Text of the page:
Souvenir company learns to adapt quickly
By Thomas Heath
By Thomas Heath
WASHINGTON — Capitol Souvenir Co. isn't really a souvenir company. It's a tourism business. Capsco's sales rise and fall on the ability of people to travel. After all, what Washingtonian is going to walk across the Mall and buy a coffee cup with Ronald Reagan's mug on it?
So when tourism disappears, as it did after 9/11 and in New Orleans after Hurricane Katrina, Capsco needs to move quickly.
"When the Statue of Liberty and the monuments were closed for eight months, we switched from tourism to patriotism," said Michael Goozh, 33, president of Capsco in suburban College Park, Md., the fourth generation of his family to run the 85-year-old Washington company. "We switched to American flag merchandise, mugs with 'We Will Remember.' "
With gas prices high these days, families are traveling less and buying fewer souvenirs. Business is down in some places, though it is just fine in the Washington and New York corridor, according to Martin Goozh, Capsco's president of operations.
There are big margins in those plastic key chains and little magnets. Capsco grosses around $3 million annually selling custom souvenirs around the United States. I estimate Capsco profit is somewhere around 30 percent, or $1 million, although the Goozhes would not say. Most of it is rolled back into Capsco, though Michael Goozh; his uncle, Martin; and his dad, Jay, take salaries.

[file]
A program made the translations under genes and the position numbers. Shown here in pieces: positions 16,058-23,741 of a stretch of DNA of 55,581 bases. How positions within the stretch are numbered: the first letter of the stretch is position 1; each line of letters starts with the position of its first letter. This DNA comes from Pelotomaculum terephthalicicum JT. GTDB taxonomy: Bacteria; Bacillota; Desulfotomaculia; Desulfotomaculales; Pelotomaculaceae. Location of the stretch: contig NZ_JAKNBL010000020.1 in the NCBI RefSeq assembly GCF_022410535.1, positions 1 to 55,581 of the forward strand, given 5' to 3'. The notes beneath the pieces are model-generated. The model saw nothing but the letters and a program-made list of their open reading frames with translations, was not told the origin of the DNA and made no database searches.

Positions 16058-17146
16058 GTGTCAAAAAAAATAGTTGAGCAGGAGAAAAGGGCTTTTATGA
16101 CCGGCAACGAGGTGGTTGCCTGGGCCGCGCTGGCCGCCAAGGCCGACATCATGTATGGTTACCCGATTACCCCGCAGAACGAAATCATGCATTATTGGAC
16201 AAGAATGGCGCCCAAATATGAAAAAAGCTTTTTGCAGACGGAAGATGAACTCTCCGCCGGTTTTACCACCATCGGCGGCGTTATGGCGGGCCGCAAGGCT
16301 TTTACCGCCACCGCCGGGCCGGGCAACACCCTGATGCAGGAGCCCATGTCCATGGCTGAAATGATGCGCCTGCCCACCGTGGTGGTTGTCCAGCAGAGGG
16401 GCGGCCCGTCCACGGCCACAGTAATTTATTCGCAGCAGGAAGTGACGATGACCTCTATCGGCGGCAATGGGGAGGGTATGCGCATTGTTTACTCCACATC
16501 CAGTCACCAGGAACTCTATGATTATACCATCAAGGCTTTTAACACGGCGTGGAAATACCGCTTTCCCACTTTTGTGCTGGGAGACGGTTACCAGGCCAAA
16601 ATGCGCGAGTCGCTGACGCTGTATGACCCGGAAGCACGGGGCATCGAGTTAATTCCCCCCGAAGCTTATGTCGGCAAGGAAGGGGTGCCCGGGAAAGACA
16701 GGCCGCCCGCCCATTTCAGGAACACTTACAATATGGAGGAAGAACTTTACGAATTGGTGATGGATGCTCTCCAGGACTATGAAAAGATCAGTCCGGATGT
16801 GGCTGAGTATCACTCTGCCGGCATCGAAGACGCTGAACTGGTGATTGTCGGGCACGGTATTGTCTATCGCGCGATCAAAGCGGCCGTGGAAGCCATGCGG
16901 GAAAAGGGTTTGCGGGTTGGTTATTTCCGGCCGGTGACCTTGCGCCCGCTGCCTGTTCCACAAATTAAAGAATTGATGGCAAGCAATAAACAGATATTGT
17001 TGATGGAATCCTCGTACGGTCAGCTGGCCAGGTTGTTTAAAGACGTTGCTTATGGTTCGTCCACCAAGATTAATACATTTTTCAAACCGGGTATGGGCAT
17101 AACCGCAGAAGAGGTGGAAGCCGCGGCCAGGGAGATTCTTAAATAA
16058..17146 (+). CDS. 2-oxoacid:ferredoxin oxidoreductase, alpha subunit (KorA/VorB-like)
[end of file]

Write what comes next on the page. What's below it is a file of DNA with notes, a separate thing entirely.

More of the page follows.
The business is highly competitive. Come out with a new deck of President Bush cards, and somebody else is ripping off the idea within weeks.
So Capsco is always fishing for new accounts to sell its wares. Michael Goozh and his sales manager troll the Internet and attend trade shows looking for new tourist attractions.
Goozh has one rule of thumb: "Whatever our wives say they love, we don't buy. Any item we fall in love with sits on our shelf. The items we think are terrible, those usually sell."
Capsco buys millions of souvenirs — generally in lots of 1,440 — from manufacturers in China and the United States, then resells them to retailers at a healthy markup. Capsco's edge comes from relationships built with suppliers over several decades. The company knows the ins and outs of shipping, customers, inspections and all the things that can go wrong with shipping a deck of cards 10,000 miles.
Of three main divisions, one sells to retailers throughout Washington, a second to East Coast wholesalers. Third, and most lucrative, is a division that sells to major tourist attractions nationwide, from amusement parks to zoos, at places like the Kennedy Space Center and Bourbon Street in New Orleans.
In Washington, things generally get slow in December and January. But not this January: A new administration spells big bucks. And a Barack Obama victory would be a big boost for the traditionally slow winter tourist season.
"We love inaugurations. It's like our Olympics," Michael Goozh said. "There is a huge spike in volume. Obama is getting sold out 8 to 1 to McCain. And Hillary was outselling everybody."
Capsco was founded in 1922 by Jacob Goozh, who immigrated to the United States from Eastern Europe. Jacob Goozh ran Empire Photo Studio, later Capitol Souvenir Co., on Pennsylvania Avenue; when he wanted to make an extra buck, he ran up to Baltimore Harbor and photographed World War I doughboys coming off the boat. He would frame the pictures and sell them to the soldiers.
Capsco employs 14, with two trucks and some vans. Michael said they have had offers to sell, but the family is holding on.
"We want to make it to 100 years," he said.